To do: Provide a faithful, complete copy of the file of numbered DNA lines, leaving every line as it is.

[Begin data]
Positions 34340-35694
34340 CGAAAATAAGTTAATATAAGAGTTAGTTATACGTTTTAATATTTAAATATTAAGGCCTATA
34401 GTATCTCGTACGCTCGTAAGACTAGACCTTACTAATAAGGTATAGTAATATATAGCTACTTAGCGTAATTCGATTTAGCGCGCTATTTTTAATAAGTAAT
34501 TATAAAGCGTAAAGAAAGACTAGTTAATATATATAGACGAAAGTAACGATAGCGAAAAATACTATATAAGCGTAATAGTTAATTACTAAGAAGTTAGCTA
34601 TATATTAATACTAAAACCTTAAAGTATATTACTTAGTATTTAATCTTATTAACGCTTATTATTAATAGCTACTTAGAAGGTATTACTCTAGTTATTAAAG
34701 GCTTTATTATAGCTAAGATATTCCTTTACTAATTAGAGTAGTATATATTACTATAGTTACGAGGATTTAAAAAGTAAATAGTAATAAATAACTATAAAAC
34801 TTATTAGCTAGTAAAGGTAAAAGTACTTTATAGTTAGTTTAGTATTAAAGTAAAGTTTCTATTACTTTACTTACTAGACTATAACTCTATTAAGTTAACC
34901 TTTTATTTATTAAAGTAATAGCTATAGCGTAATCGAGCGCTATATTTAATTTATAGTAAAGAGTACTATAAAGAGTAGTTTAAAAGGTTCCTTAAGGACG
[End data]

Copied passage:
Positions 34340-35694
34340 CGAAAATAAGTTAATATAAGAGTTAGTTATACGTTTTAATATTTAAATATTAAGGCCTATA
34401 GTATCTCGTACGCTCGTAAGACTAGACCTTACTAATAAGGTATAGTAATATATAGCTACTTAGCGTAATTCGATTTAGCGCGCTATTTTTAATAAGTAAT
34501 TATAAAGCGTAAAGAAAGACTAGTTAATATATATAGACGAAAGTAACGATAGCGAAAAATACTATATAAGCGTAATAGTTAATTACTAAGAAGTTAGCTA
34601 TATATTAATACTAAAACCTTAAAGTATATTACTTAGTATTTAATCTTATTAACGCTTATTATTAATAGCTACTTAGAAGGTATTACTCTAGTTATTAAAG
34701 GCTTTATTATAGCTAAGATATTCCTTTACTAATTAGAGTAGTATATATTACTATAGTTACGAGGATTTAAAAAGTAAATAGTAATAAATAACTATAAAAC
34801 TTATTAGCTAGTAAAGGTAAAAGTACTTTATAGTTAGTTTAGTATTAAAGTAAAGTTTCTATTACTTTACTTACTAGACTATAACTCTATTAAGTTAACC
34901 TTTTATTTATTAAAGTAATAGCTATAGCGTAATCGAGCGCTATATTTAATTTATAGTAAAGAGTACTATAAAGAGTAGTTTAAAAGGTTCCTTAAGGACG